Nome, Alaska, population 3,500, has a disproportionate amount of musical talent. For evidence, look no farther than one of its longest musical mainstays: old-time ensemble Landbridge Tollbooth.
I may be biased, since its membership includes some of my dearest friends from my years in Alaska, but the group puts on a great show. And they were fun to photograph. On a summer evening, we set up in an alleyway just off of Nome’s main drag, Front Street. Not pictured were the handful of passersby who stopped to watch the band get their picture taken.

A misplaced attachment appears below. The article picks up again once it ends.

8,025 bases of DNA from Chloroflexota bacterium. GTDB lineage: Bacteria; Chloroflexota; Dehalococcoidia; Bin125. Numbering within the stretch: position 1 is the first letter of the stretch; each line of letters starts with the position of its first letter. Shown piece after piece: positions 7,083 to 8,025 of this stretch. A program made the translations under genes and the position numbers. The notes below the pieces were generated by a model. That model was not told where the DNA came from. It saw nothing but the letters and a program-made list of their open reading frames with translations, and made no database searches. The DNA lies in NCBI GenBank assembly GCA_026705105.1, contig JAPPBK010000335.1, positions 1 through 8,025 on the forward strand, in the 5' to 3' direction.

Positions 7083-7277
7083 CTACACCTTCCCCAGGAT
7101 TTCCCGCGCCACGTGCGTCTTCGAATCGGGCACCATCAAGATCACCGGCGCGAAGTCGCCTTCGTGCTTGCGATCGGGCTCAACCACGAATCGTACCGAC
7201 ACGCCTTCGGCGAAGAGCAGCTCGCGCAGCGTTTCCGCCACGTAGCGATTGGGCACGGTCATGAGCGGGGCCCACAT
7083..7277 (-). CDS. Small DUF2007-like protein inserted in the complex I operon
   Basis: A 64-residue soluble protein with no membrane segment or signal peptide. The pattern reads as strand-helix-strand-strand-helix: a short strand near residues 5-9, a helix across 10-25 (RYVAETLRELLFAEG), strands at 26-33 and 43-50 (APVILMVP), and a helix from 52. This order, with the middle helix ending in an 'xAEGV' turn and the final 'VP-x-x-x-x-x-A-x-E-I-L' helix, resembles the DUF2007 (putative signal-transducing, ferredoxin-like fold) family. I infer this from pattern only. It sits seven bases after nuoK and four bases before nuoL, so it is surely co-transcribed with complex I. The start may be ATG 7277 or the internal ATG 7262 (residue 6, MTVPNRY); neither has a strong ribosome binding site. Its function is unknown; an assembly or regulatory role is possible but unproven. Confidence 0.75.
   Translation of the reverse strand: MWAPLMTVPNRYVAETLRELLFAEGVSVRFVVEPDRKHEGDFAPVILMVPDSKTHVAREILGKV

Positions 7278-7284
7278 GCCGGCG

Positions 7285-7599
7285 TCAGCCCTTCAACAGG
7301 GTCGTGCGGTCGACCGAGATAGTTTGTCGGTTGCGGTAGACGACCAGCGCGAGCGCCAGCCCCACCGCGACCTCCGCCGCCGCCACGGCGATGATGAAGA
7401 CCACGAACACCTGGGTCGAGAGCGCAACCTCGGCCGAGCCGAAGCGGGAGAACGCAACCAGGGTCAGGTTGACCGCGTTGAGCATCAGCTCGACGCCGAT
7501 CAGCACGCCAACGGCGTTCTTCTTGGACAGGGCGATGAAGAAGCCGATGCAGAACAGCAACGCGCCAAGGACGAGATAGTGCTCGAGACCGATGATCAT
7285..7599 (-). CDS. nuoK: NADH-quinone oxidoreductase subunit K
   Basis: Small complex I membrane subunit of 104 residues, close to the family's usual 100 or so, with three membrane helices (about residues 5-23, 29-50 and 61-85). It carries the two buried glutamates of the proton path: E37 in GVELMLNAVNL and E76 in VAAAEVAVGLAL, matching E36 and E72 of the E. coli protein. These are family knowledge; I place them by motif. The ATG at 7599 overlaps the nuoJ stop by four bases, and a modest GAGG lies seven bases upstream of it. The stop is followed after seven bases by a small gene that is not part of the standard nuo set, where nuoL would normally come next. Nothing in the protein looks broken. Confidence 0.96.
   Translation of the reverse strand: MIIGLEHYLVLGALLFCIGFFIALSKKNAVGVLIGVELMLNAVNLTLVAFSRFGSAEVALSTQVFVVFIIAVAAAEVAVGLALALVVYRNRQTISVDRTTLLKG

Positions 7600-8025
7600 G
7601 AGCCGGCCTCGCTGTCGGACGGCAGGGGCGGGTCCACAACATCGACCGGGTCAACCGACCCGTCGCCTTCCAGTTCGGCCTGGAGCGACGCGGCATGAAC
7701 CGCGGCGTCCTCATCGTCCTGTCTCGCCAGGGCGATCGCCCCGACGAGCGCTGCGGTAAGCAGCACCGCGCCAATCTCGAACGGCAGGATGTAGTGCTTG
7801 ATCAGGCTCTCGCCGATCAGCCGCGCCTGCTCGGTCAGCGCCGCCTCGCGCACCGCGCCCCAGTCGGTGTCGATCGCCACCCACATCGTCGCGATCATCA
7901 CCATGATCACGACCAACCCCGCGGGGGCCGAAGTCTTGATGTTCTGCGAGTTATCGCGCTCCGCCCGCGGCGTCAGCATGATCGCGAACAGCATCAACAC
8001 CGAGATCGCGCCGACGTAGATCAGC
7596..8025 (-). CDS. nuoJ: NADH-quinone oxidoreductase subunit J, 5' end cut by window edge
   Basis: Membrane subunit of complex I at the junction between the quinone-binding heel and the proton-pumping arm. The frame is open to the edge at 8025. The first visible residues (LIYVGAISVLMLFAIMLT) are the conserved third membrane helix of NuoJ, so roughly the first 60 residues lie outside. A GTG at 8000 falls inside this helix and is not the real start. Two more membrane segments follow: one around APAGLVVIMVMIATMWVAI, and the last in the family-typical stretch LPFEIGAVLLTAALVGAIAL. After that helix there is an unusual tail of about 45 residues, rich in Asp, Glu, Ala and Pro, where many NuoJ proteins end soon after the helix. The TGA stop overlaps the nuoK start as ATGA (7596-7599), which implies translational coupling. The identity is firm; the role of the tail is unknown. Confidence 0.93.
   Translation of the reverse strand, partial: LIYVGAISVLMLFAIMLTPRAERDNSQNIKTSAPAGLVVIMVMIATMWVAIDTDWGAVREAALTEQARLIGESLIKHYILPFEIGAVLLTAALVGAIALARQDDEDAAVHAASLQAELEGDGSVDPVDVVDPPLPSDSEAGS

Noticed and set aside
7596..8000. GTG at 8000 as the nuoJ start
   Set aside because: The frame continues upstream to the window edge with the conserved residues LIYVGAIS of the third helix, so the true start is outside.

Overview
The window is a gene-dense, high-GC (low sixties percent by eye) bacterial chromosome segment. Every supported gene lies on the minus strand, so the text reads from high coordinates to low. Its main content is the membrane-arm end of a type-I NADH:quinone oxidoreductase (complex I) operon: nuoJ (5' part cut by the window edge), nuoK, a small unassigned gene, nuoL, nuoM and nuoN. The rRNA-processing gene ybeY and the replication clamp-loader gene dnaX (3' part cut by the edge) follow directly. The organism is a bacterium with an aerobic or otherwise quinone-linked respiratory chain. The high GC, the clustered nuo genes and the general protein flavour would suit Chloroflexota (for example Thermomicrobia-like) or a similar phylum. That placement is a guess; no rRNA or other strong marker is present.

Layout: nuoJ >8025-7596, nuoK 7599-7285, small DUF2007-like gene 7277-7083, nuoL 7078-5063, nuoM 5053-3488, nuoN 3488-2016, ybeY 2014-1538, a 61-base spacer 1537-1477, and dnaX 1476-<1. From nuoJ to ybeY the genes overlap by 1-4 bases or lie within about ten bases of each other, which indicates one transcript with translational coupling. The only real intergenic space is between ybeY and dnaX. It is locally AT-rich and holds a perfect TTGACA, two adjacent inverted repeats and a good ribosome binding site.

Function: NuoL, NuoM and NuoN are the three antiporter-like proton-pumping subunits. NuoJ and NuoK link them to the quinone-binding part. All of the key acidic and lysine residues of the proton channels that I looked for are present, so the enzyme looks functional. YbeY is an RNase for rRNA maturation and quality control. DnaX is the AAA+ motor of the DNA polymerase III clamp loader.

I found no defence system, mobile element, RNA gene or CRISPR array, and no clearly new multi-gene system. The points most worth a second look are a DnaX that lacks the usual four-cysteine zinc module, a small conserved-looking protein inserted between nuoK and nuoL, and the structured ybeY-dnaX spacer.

By the way, in case you were wondering: the band’s name is a play on words of the Bering Sea Land Bridge, the long-gone land formation over which, it is believed, native peoples traveled to and from between Alaska and Russia. All that’s left of the Land Bridge now is the Bering Strait, the International Date Line bifurcating it — and a well-rehearsed sextet playing fiddle tunes at the Gold Dust Saloon.
All pictures are with a Canon 5D Mark III.